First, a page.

Predicting Peak Season Warehouse Volumes

August 19, 2022

Men in distribution warehouse

Many in the material handling and distribution center warehouse industry were caught short by the pandemic and the resulting boom in e-commerce. Sure, e-commerce has been steadily rising across the board for years – and many of us were slowly but surely adapting our operations to handle the increase. But the early days of our first pandemic caused a massive and sudden spike in customers turning to the Internet to find and order their items.

For those of us who pivoted and learned quickly how to make the best use of innovative technology to handle this crush of business, life has been hectic but good. For others who came a little later to the e-commerce craze, their business should be steadily improving since e-commerce isn’t slowing down. And for some who have held onto the old ways, business has been hard.

E-commerce happens all year. And now that those who are in the business of buying and selling are used to doing business this way, things won’t slow down. However, many people in the material handling and DC warehouse arena can see a certain peak and ebb during the year when goods are moving faster and more often. If you can learn when your warehouse is typically peaking and ebbing, you can make smart, strategic decisions about your warehouse design, your equipment and worker needs, as well as a myriad of other business decisions intended to set you apart from your competition and boost your bottom line.

When Is Peak Season in the Warehouse Business?

For most – if not all – of us in the e-commerce fulfillment business, peak season is going to be starting in October and ending sometime in January. Online holiday sales grew by close to 50% beginning in 2020 and continue today. Even as pandemic-weary people want to go out and shop like the old days, versions of Covid are still coming around. Plus, shoppers have grown accustomed to the convenience of doing their holiday shopping online – and the savvy material handling and DC warehouse manager has taken this and turned it into a very fast throughput and an easy return system.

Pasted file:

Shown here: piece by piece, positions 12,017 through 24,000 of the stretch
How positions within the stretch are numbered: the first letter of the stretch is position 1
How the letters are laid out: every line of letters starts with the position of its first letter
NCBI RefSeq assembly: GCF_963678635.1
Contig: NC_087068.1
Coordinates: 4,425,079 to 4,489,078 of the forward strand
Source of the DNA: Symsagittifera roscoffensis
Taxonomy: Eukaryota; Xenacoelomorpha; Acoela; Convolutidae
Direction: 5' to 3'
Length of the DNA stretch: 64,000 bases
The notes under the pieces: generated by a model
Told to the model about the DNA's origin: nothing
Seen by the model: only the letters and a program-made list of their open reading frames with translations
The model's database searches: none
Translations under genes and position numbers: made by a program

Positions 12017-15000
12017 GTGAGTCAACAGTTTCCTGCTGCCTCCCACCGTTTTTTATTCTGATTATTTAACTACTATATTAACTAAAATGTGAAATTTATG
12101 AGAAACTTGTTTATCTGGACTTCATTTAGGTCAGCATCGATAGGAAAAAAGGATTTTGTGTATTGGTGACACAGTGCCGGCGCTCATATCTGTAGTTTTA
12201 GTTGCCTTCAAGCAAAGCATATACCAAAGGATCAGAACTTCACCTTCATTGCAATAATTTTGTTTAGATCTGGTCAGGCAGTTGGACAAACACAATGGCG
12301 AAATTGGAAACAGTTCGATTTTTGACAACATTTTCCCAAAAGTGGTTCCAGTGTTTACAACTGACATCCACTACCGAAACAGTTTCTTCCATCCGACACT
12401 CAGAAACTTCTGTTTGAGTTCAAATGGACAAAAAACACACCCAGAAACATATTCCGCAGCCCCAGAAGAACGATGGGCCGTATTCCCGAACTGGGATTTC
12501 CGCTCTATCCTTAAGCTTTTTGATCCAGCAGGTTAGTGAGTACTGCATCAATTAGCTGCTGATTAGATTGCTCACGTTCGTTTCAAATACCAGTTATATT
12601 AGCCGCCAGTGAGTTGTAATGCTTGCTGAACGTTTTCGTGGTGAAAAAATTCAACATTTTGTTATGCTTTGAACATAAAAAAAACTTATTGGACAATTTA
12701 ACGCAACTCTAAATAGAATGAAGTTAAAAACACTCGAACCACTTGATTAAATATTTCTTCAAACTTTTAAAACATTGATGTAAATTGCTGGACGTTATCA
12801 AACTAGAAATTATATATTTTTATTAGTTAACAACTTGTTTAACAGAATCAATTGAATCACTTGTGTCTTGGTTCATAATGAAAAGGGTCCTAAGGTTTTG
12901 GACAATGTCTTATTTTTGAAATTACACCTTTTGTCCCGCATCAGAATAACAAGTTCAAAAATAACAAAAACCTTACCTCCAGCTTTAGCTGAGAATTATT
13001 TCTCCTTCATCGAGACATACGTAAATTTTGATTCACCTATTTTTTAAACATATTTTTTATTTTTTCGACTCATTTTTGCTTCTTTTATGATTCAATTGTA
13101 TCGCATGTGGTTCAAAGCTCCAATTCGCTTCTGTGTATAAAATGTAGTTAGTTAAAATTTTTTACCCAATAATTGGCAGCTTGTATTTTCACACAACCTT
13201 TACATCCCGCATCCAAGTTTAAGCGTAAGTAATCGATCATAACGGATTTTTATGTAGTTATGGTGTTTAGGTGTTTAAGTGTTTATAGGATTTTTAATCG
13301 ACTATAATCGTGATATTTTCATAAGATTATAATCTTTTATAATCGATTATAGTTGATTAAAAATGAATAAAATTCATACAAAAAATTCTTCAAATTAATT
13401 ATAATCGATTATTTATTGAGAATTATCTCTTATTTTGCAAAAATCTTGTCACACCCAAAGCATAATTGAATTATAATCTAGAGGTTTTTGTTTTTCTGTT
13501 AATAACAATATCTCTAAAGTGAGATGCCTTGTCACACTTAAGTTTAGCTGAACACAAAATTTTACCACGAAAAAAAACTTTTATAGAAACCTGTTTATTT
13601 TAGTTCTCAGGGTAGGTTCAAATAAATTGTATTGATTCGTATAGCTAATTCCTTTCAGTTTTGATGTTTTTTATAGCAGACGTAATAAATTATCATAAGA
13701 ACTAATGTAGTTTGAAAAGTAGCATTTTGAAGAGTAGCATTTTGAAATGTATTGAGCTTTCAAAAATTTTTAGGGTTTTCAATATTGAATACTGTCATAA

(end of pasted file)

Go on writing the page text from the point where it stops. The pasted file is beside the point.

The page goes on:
The Challenges to Peak Warehouse Times

For the vast majority of those in the business of storing and shipping goods and products, this seasonal holiday is going to be the peak time for seeing your operations get and stay busier. So, let’s talk about the challenges and solutions for not only staying sane during this peak time, but flourishing. What are some of the challenges facing the material handling and DC warehouse industry, especially during busy times?

  • Worker availability: All industries are dealing with a decrease in employee availability. Those of us in the warehouse business have been watching our worker pool get smaller every year for a long time. Competition is ferocious for the workers that are available. How can you prepare for your upcoming peak time when workers are just not available?
  • Warehouse operations: The time to get your warehouse in a smooth rhythm is before your peak time. During the slower months is when you should be conducting an audit to find out how you can improve the receiving, storing and shipping of products and goods.
  • Investing in new technology: It’s out there and you know it. It can be expensive and a little bit of a time sink to explore the new warehouse and equipment technology, much less install it and learn how to use it. But what if the steps you take now, when it’s not your busiest time, could help you combat your worker shortages, your warehouse operations and many more of your pain points?
  • Keeping your customers happy: Life would be so much simpler if we didn’t have to spend so much time dealing with pesky customers, right? From those we buy from, those we store for and the end-user, Mary at her computer who keeps returning stuff – our world revolves around being efficient and productive for our customers if we want to be successful. The successful entrepreneur has learned how to balance doing the work behind the scenes to keep the customers “in the audience” clapping and cheering for more.